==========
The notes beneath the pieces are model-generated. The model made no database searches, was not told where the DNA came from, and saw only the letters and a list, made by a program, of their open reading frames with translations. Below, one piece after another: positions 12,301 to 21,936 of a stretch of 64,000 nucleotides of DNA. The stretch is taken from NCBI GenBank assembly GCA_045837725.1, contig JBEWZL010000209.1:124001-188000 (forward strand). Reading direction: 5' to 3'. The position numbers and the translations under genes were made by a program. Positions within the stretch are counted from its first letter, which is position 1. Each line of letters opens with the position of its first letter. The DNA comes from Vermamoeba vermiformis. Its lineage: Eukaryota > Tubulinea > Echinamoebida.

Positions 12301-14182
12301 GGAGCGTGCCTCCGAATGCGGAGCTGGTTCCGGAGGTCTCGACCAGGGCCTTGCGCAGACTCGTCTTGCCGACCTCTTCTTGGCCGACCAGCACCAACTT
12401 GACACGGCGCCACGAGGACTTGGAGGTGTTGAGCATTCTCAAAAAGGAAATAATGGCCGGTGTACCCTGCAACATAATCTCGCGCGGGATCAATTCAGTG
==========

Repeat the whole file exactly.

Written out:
The notes beneath the pieces are model-generated. The model made no database searches, was not told where the DNA came from, and saw only the letters and a list, made by a program, of their open reading frames with translations. Below, one piece after another: positions 12,301 to 21,936 of a stretch of 64,000 nucleotides of DNA. The stretch is taken from NCBI GenBank assembly GCA_045837725.1, contig JBEWZL010000209.1:124001-188000 (forward strand). Reading direction: 5' to 3'. The position numbers and the translations under genes were made by a program. Positions within the stretch are counted from its first letter, which is position 1. Each line of letters opens with the position of its first letter. The DNA comes from Vermamoeba vermiformis. Its lineage: Eukaryota > Tubulinea > Echinamoebida.

Positions 12301-14182
12301 GGAGCGTGCCTCCGAATGCGGAGCTGGTTCCGGAGGTCTCGACCAGGGCCTTGCGCAGACTCGTCTTGCCGACCTCTTCTTGGCCGACCAGCACCAACTT
12401 GACACGGCGCCACGAGGACTTGGAGGTGTTGAGCATTCTCAAAAAGGAAATAATGGCCGGTGTACCCTGCAACATAATCTCGCGCGGGATCAATTCAGTG